Wednesday, November 2, 2011

Gamers place too much emphasis on the art style of games

Games have come a long way in every department since the original release of Pong back in 1972.  Gameplay has become more sophisticated, enemies have become more intelligent, the worlds games take place in have become larger, and graphics have advanced so much that games like Uncharted 3 and Ni No Kuni PS3 are possible today.  Along with these developments, art style in games has also evolved.  Back in the 1980s, every console game released was using an 8-bit processor, which limited developers from fully realizing their artistic visions in a game.  As time went on, game processors became more and more advanced, allowing developers to eventually create games with the art style they envisioned.  However, a developer's ability to fully realize the art style they strove for has created a problem in the gaming world.

It's commonplace today to hear a gamer say that they don't want to buy a game simply because it looks childish, with the most famous example probably being The Legend of Zelda: The Wind Waker.  The people who played and completed The Wind Waker for the most part agree that it was an amazing game that's up there with Zelda's best, but there are just as many people who dismissed the game because of its cel-shaded graphics, calling it "kiddy."  It's a crime that this even happened, as the art style doesn't affect the gameplay at all.  If The Wind Waker had an art style in the same vain as Twilight Princess, it would have played the exact same way.  Link's head being the same size as his body doesn't take away your ability to have fun, which is what the main point of games: to entertain you so you can have fun.

Many gamers dismissed The Wind Waker because of its art style.

Nintendo fans aren't perfect either; not by a longshot.  I've seem numerous fans of Nintendo defend games like The Wind Waker and repeat the same points I just made, but then turn around and say that games like Gears of War and Call of Duty don't interest them because they have realistic art styles and the colors they primarily use are grey and brown.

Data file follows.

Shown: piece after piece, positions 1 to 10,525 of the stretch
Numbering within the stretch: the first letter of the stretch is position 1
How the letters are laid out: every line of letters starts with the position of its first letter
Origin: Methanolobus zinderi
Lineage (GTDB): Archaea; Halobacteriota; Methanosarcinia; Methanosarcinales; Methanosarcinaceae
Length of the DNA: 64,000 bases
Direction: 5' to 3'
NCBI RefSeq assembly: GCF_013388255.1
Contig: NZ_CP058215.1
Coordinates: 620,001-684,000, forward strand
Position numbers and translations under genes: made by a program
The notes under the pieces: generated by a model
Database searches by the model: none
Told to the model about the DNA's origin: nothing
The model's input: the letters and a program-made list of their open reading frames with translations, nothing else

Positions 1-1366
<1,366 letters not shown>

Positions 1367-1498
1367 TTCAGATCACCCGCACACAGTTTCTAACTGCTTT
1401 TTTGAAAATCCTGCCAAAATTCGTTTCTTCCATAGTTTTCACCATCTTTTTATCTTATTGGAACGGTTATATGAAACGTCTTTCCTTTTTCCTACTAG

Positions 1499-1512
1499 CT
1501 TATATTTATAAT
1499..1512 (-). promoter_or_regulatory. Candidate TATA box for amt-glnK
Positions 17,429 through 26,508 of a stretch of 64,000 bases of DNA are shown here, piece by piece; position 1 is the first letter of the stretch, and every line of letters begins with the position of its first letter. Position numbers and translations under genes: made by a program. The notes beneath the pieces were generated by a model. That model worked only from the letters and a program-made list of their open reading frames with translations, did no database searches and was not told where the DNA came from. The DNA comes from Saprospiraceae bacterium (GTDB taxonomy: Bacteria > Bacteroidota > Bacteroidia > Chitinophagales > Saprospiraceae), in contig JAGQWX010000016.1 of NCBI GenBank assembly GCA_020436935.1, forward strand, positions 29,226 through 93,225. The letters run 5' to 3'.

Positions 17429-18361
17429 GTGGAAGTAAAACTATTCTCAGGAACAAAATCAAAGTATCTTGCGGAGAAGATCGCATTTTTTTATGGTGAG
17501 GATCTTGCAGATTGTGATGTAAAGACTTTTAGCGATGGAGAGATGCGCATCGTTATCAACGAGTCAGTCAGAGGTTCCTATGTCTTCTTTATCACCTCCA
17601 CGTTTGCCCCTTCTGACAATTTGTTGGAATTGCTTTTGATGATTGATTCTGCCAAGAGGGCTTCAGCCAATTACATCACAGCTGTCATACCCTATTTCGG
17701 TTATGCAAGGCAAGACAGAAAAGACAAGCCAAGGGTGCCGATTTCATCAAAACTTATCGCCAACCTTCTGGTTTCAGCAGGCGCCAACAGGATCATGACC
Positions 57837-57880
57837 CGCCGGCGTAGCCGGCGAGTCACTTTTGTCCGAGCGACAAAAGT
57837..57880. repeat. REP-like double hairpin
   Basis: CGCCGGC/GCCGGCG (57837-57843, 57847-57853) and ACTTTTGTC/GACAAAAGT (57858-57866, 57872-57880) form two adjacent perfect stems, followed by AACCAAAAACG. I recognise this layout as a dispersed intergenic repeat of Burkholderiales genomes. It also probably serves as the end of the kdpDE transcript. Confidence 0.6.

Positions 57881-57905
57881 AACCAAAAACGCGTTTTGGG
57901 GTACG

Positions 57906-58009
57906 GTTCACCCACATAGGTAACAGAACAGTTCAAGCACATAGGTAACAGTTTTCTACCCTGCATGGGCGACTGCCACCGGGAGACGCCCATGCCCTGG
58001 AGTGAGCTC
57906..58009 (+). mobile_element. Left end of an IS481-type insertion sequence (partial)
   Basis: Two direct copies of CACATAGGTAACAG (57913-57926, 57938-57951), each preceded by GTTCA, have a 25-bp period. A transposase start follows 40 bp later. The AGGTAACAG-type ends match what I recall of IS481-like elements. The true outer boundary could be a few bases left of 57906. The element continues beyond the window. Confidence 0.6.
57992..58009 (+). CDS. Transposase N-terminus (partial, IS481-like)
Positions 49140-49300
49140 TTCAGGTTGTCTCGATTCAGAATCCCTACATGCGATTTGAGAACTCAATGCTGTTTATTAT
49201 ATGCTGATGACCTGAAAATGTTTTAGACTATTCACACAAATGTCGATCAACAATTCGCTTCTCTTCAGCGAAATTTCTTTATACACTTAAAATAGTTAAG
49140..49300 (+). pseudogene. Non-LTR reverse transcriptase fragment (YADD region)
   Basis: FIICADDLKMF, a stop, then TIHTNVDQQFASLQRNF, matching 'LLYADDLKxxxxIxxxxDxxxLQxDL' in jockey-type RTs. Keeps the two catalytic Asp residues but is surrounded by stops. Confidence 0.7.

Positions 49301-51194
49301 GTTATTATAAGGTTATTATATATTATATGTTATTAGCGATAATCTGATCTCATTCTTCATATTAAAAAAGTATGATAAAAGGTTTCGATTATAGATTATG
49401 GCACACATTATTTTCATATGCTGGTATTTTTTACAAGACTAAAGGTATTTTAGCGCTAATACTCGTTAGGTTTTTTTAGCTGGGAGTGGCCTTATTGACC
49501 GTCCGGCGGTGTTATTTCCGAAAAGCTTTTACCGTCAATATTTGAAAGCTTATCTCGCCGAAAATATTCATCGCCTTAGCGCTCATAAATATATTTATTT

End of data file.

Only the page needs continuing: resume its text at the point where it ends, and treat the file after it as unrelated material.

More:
Yes, games that look realistic do have an art style, and I feel that's something a lot of Nintendo fans forget.  Realism may not be the most creative art style ever, but nonetheless, it is an art style.  The famous painting Mona Lisa uses realistic proportions and colors, but it's still just as much a piece of art as Van Gogh's Starry Night.  If you hate on Gears of War because of its color palette and realism, you're just as bad as the people who hate on The Wind Waker because of its color palette and unrealistic proportions.

But don't worry if you're one of those Nintendo fans that defends colorful, cartoony games, and then turns around and refuses to play Gears of War because it's brown and realistic; I used to be that Nintendo fan too.  For the longest time, I refused to play God of War because the art style just didn't appeal to me; it was realistic and less colorful than the games I was used to playing at the time.  But then I decided to give the series a shot to see what all the hype was about, and boy was I shocked.  What I discovered was a series with some seriously fun gameplay that managed to entertain me from beginning to end, and I would have never experienced it if I kept my prejudice against games with a realistic, not-so-colorful art style.

I used to dismiss God of War because of its art style, but when I
played it, I discovered an extremely fun and addicting series.

The series that really hits the point home is Zelda.  I know I've already talked about The Wind Waker, but I feel like the series in general is a great example of what I'm talking about.

It's no secret that the Zelda series has gone through multiple changes in art style since Ocarina of Time.  The two N64 Zelda titles had a colorful, anime-esque art style, which then turned into a colorful, cartoony art style in The Wind Waker, and then it changed back to the anime-esque art style, but this time with less color in Twilight Princess.  At their core, all four of these games play the same way.  You go through dungeons to collect items, fight bosses, and move the plot along.  You may like one more than the other because sailing across the ocean in The Wind Waker was too cumbersome, or because Hyrule Field in Twilight Princess was too empty, or even because you felt rushed by the time limit in Majora's Mask, but the point is, it's not the art style that makes one game more entertaining than the other, it's gameplay elements each game had or didn't have.

I'm not saying that art style isn't an important part of a game -- it is a significant part because it helps set the overall tone for the game -- but it's certainly not something to base your entire purchase on.  The game's gameplay and genre should be the deciding factors when deciding which game is worth your money and which isn't, not the fact that the characters in the game either look realistic or cartoony.

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